Providing evidence to improve practice

Individual study: A barrier fence and culvert reduced road mortality of reptiles and amphibians at Lake Jackson, Florida, USA

Published source details

Aresco M.J. (2005) Mitigation measures to reduce highway mortality of turtles and other herpetofauna at a north Florida lake. Journal of Wildlife Management, 69, 549-560


This study is summarised as evidence for the intervention(s) shown on the right. The icon shows which synopsis it is relevant to.

Install barrier fencing along roads Amphibian Conservation

A before-and-after study in 2000–2003 of temporary fencing along a highway to a culvert by Lake Jackson, Florida, USA (Aresco 2005) found that 70% of amphibians and reptiles (not including turtles) were diverted from the highway towards the culvert. Twelve amphibian species were recorded along the barrier. Fences diverted 74% of the 1,088 upland and semi-aquatic amphibians and reptiles from the highway (at fence: 74%; dead on road: 26%). Twenty-two percent of the 299 aquatic animals were also diverted (alive at fence: 22%; dead at fence: 2%; dead on road: 76%). In particular, the fence diverted small frogs and toads. Some species were significantly underestimated. The temporary fence was installed along the highway to divert animals to a culvert in April 2000 (700 m; 0.4 m high) and September 2000 (600 m). Monitoring was undertaken 1–4 times/day by walking the fence and checking the road and culvert until November 2003.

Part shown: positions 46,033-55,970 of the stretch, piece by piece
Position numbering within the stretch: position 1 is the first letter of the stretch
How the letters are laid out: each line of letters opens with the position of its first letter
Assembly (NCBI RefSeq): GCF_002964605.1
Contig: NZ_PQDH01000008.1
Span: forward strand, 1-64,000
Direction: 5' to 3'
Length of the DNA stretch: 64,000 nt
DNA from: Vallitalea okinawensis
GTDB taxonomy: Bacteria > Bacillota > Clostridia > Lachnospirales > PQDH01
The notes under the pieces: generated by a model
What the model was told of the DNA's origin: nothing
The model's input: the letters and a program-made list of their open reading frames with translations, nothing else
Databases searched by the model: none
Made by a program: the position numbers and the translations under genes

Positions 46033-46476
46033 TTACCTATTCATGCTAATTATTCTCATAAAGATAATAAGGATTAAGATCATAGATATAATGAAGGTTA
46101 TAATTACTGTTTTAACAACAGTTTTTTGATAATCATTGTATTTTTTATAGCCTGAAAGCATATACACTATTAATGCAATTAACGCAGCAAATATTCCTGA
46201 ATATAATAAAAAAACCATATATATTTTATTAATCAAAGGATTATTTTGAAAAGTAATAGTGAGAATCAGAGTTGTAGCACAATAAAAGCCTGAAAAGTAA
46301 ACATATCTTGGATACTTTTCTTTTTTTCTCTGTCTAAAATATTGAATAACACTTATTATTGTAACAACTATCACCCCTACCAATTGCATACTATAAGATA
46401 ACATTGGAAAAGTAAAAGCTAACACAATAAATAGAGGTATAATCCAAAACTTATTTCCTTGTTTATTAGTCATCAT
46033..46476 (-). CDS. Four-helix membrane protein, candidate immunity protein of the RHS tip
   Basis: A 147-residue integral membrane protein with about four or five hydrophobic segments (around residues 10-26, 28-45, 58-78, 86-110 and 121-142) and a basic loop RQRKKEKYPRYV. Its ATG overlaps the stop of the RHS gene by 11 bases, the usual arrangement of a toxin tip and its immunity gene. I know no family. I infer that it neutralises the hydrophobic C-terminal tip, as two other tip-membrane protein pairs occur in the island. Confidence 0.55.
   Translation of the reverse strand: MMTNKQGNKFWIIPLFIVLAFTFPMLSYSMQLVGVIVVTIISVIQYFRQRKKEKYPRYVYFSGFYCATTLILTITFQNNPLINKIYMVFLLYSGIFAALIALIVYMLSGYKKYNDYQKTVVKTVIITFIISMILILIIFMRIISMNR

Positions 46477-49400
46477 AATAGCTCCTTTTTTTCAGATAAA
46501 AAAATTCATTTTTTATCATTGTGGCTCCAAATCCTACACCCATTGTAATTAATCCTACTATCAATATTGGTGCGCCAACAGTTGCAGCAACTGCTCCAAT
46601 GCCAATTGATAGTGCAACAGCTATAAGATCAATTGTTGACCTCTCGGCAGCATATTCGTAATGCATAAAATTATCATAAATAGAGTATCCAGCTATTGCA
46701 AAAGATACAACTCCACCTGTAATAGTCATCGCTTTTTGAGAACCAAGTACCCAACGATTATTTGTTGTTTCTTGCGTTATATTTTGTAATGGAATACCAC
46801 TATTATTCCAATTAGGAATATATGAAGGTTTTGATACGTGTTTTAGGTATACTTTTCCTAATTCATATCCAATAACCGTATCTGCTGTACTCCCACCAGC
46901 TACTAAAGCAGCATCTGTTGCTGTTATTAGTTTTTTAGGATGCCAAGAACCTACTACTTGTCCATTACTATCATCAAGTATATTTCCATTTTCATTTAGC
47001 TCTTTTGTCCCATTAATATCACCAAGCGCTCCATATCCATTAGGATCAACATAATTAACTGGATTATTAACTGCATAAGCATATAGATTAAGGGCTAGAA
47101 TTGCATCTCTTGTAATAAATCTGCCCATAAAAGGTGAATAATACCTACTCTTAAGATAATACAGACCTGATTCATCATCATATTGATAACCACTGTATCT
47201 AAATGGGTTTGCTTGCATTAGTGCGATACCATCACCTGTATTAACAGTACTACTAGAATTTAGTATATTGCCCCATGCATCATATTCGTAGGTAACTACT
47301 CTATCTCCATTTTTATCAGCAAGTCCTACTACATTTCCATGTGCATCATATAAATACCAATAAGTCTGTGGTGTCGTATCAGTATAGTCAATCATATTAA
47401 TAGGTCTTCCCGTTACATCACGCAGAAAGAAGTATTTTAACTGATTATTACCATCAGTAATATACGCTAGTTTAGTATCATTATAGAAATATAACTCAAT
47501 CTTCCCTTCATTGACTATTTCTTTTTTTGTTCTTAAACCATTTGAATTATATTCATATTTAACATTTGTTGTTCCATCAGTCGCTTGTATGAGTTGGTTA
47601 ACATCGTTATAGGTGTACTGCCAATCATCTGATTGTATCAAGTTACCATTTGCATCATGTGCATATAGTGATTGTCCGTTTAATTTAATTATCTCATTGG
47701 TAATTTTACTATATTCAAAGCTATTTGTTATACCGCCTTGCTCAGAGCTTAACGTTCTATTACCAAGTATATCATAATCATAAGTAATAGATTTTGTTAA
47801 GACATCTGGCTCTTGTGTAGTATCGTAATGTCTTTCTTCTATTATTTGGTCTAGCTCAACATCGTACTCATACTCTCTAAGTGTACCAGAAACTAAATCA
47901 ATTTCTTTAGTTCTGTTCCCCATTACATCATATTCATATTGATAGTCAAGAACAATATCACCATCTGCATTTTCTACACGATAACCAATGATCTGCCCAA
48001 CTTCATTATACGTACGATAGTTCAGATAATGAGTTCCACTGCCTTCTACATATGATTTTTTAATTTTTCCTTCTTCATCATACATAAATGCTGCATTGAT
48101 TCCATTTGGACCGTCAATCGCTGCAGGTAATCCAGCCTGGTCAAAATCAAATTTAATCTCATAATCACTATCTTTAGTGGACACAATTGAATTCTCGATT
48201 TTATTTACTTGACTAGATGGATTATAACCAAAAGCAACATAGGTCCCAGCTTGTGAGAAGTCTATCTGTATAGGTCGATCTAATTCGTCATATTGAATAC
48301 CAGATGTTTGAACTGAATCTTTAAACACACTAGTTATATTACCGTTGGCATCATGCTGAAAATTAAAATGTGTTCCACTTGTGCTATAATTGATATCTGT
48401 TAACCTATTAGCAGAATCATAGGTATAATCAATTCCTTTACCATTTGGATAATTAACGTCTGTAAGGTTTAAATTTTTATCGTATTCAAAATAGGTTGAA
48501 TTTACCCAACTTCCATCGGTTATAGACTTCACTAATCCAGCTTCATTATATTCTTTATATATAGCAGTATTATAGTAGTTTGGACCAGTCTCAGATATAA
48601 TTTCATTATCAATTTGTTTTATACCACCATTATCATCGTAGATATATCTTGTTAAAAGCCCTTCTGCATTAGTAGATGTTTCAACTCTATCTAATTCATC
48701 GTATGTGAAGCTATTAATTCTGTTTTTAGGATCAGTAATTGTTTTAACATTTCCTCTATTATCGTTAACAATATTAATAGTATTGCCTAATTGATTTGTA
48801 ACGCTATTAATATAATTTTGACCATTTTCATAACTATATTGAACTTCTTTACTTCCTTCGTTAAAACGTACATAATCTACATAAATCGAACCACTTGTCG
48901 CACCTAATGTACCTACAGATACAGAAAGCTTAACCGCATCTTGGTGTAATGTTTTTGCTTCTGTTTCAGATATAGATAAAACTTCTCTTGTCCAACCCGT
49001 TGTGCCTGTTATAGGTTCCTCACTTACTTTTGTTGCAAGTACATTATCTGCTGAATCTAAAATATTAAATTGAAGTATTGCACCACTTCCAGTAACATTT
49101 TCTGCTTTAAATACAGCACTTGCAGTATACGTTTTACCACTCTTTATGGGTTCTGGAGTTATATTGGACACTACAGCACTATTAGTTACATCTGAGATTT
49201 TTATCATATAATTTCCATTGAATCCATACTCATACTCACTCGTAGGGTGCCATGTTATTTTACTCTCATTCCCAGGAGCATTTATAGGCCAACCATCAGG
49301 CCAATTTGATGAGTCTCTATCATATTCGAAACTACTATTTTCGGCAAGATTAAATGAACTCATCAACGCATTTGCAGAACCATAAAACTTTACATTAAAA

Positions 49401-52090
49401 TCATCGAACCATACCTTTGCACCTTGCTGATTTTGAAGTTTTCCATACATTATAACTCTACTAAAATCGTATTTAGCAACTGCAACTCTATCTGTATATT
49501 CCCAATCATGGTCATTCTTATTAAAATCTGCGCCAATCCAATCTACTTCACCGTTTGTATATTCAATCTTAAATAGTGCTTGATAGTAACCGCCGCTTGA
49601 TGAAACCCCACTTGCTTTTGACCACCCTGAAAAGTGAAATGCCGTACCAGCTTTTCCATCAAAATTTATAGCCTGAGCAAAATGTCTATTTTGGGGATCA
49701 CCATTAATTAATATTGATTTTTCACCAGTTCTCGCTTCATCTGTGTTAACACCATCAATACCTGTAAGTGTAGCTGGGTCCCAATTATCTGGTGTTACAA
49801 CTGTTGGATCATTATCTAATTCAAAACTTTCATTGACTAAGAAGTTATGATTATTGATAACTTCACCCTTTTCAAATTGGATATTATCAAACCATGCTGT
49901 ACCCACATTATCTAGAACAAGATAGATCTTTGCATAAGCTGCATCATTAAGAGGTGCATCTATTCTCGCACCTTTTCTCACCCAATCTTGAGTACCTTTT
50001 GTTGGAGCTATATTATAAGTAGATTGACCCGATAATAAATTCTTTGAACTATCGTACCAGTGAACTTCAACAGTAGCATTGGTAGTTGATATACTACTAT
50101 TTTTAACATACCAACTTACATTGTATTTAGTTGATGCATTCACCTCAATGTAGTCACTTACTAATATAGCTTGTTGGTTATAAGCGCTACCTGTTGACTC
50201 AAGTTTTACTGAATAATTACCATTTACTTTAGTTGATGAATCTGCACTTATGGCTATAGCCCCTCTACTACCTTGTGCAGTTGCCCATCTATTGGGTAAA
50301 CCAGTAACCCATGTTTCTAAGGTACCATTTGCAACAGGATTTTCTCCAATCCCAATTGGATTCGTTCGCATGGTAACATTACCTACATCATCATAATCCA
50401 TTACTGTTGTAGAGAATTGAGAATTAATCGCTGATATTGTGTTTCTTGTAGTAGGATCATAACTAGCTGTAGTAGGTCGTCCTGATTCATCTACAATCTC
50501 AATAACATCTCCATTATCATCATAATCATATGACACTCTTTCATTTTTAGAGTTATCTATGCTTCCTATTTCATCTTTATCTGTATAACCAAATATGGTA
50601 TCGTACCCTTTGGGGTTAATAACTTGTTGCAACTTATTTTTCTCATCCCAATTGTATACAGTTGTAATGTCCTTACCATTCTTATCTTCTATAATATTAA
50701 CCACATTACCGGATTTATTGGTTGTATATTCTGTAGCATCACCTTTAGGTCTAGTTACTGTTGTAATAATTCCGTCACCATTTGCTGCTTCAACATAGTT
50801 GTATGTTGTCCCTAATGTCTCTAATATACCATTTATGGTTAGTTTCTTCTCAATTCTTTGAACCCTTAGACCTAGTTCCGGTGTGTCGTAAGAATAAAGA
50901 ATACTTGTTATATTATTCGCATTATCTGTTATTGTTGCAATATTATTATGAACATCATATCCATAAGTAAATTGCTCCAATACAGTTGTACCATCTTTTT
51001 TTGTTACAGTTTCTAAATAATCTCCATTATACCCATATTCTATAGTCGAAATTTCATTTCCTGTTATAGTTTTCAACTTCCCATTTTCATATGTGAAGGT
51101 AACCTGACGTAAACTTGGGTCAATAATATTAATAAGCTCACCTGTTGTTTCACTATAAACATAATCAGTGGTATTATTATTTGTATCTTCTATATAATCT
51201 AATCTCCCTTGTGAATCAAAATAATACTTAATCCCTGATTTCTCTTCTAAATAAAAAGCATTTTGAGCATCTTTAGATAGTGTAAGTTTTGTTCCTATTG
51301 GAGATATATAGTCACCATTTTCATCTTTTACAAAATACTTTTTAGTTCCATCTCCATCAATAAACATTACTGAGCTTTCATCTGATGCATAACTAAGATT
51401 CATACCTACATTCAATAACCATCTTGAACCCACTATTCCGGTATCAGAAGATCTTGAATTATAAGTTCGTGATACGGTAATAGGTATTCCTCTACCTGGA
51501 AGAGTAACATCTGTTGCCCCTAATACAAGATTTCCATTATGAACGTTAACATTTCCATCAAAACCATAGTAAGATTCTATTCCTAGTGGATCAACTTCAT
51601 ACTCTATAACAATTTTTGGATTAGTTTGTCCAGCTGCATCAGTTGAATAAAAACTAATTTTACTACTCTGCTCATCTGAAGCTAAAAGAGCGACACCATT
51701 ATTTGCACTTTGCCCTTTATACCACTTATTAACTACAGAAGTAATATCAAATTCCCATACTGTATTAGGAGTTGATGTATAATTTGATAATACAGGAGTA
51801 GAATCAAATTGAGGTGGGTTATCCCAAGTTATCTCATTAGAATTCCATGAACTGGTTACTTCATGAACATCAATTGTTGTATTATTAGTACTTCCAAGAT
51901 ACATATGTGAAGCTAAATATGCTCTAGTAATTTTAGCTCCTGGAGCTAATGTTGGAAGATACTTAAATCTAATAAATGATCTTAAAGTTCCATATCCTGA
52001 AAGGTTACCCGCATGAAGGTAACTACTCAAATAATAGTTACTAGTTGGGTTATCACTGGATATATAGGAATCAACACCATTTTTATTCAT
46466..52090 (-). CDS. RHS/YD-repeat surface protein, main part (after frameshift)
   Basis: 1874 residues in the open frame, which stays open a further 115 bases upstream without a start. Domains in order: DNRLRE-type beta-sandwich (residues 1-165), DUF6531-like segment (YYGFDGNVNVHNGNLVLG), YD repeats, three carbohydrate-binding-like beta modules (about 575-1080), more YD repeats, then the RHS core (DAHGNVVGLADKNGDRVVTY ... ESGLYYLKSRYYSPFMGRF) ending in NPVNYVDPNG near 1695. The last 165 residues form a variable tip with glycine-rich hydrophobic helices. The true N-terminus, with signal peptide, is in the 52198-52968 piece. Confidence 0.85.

Install culverts or tunnels as road crossings Amphibian Conservation

A study in 2000–2003 of a culvert under a highway by Lake Jackson, Florida, USA (Aresco 2005) found that at least three amphibian species used the culvert. Many leopard frog Rana sphenocephala, pig frog Rana grylio and American bullfrog Rana catesbeiana were observed moving through the culvert. In total, 12 amphibian species were recorded along the fence and road. A temporary fence was installed along the highway to divert animals to an existing metal drainage culvert in April 2000 (700 m; 0.4 m high) and September 2000 (600 m). Monitoring was undertaken 1–4 times daily by walking the fence and checking the road and culvert until November 2003.